100 watt rear panels: 100 watt Super Lead, or 100 watt Super Bass, with or without Mark II (1974 and later years)
and then Marshall Major as well. (Which is itself a different back panel)
2203.
All with or without mains voltage selector. Fortunately no extra artwork is required when the number of speaker jacks change
from 2 to 4.

Have you kept track of how many versions that is?

I have to keep track of each artwork pattern, and make sure it's right. I have to keep track of every version of the metalwork,
and make sure that IT's right. And I have to be sure to match them to each other correctly and though I try my best, my stack of
misprints and rejects amounts to a chunk of aluminum you would not want to drop on your foot!

If you want more generic patterns and fewer choices, or are making Marshall copies, maybe Valvestorm panels will cut it.

In fact, for legal reasons, I'm not supposed to sell you a back panel if you tell me it's for a clone or copy. Not if that back panel is printed, "Made in England by Jim Marshall Products". Those are only for repair and restoration of authentic Marshalls, and I can't
sell those to someone who says it's for a clone. Don't tell me that, or lie and tell me it's for a real Marshall, and I can.

I won't, I CAN'T, be involved in making an illegal forgery or offering the parts to help make one.

I'm here to offer restoration quality panels, as authentic to the originals as I can REASONABLY make them.

I print my samples on transparencies and overlay them on original panel examples when and where possible and adjust the artwork so that it overlays exactly to a tolerance of less than one pica. (That's 1/72nd of an inch.) Actually I adjust to thousandths of an inch.
When they're as right as I make them, I then approve them for print.

But it's only guaranteed accurate to the panel I used as a sample. If your amp has a panel that was printed in a different run with slightly different artwork, then what I'm making may not match that exactly.

The only intentional change I make to position and spacing is that I move the JMP logo inward slightly so that it's never obscured behind the left edge of the window on some JMPs. It's about 1/8 inch farther to the right.
I’m referring to the plastic plexi panels and they can and are reverse engraved with a laser.
 

Matthews Guitars

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Mine aren't reverse engraved, they're silkscreened or digitally printed on the back side and then gold coated and then given a primer/sealer coat. Like the originals. (Particularly if they are silk screened.)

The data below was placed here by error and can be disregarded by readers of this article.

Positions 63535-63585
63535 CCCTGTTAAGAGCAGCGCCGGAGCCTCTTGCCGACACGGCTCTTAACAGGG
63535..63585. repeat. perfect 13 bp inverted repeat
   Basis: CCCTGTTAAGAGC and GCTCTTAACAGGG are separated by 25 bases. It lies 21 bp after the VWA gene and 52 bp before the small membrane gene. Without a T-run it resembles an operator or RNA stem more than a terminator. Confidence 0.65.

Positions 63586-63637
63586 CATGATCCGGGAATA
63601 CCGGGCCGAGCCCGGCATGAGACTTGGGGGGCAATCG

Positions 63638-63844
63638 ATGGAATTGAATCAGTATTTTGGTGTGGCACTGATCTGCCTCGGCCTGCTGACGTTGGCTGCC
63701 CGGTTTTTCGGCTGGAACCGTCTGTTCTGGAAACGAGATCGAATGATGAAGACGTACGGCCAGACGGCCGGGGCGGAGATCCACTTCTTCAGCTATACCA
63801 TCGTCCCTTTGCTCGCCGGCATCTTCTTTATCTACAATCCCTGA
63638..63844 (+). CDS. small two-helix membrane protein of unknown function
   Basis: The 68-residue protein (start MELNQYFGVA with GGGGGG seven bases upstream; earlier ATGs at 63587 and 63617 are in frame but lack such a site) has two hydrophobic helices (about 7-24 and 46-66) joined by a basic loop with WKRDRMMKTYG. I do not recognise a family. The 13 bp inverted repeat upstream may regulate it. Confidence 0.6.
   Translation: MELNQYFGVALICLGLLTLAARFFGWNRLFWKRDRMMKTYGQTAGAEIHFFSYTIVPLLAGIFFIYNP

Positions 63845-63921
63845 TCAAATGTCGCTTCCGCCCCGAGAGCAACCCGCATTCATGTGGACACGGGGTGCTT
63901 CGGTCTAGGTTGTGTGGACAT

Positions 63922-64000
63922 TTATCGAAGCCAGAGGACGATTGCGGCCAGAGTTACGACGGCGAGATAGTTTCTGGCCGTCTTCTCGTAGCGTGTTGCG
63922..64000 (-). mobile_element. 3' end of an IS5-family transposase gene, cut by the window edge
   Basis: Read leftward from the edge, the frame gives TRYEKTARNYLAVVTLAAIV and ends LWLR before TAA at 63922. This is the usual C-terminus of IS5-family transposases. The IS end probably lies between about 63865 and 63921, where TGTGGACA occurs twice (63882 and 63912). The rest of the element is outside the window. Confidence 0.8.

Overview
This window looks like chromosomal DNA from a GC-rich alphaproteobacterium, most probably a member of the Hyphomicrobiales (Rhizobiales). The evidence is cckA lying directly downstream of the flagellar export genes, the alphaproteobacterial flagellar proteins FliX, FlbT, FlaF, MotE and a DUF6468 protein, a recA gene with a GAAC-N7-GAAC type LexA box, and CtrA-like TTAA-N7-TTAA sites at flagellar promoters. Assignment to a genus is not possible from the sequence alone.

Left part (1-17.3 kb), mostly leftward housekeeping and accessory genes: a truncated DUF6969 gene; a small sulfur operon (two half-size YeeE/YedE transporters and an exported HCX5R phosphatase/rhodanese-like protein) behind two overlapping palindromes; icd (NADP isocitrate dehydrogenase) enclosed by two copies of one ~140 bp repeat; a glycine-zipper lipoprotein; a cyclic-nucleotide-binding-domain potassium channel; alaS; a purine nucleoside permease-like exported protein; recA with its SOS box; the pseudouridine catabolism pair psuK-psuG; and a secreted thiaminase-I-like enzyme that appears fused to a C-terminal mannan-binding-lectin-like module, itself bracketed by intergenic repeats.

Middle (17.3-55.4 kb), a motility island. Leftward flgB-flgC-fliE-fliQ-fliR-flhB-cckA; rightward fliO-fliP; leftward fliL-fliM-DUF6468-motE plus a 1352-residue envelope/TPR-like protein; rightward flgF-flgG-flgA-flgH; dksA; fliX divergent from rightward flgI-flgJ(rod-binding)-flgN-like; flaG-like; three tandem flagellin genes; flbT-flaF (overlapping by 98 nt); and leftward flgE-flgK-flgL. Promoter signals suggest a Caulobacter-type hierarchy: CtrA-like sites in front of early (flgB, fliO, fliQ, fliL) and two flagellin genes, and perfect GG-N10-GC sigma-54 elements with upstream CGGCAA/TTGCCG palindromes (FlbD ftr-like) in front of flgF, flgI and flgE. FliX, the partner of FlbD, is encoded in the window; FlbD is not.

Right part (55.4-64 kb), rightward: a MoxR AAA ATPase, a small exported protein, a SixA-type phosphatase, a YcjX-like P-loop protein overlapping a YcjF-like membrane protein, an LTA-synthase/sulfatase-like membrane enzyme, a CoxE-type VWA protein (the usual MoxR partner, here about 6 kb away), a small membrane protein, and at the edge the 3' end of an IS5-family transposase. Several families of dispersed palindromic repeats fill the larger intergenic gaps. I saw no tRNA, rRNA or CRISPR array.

I also should mention that I don't have in-house production ability. I'm dependent on outside vendors to do all my panel fabrication (cutting and punching) and printing of those panels that I don't silk screen by hand myself. (100 watt backs, and JMP fronts.)

By selectively taping off parts of the silk screens, I can use one back panel screen for multiple versions of the 100 watt backs.
 

william vogel

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Mine aren't reverse engraved, they're silkscreened or digitally printed on the back side and then gold coated and then given a primer/sealer coat. Like the originals. (Particularly if they are silk screened.)

I also should mention that I don't have in-house production ability. I'm dependent on outside vendors to do all my panel fabrication (cutting and punching) and printing of those panels that I don't silk screen by hand myself. (100 watt backs, and JMP fronts.)

By selectively taping off parts of the silk screens, I can use one back panel screen for multiple versions of the 100 watt backs.
It’s cool what you’re doing. After thinking just a little bit, your offerings are for Marshall amps and $85 is more than fair for an unobtainable original panel. Nice work.
 

Matthews Guitars

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Quick revisit. I've revised the plexi panel artwork for several models and spent hours printing the files to transparencies, laying them down over original examples, and tweaking them to perfection, and have added the JTM45 front panel to the lineup as well. I'm still painting the batches (I got close to 80 to paint after coming back from the print shop) but I'm almost ready to start offering some up for sale.



For the '69 Plexi I have chosen 5600 pF as the bright cap value which pretty much eliminates the concept of "headroom". It gets really angry, almost as soon as you move the volumes off their stops. I've got the '73 Superlead for a less aggressive tone. The two make a Jekyll and Hyde pairing.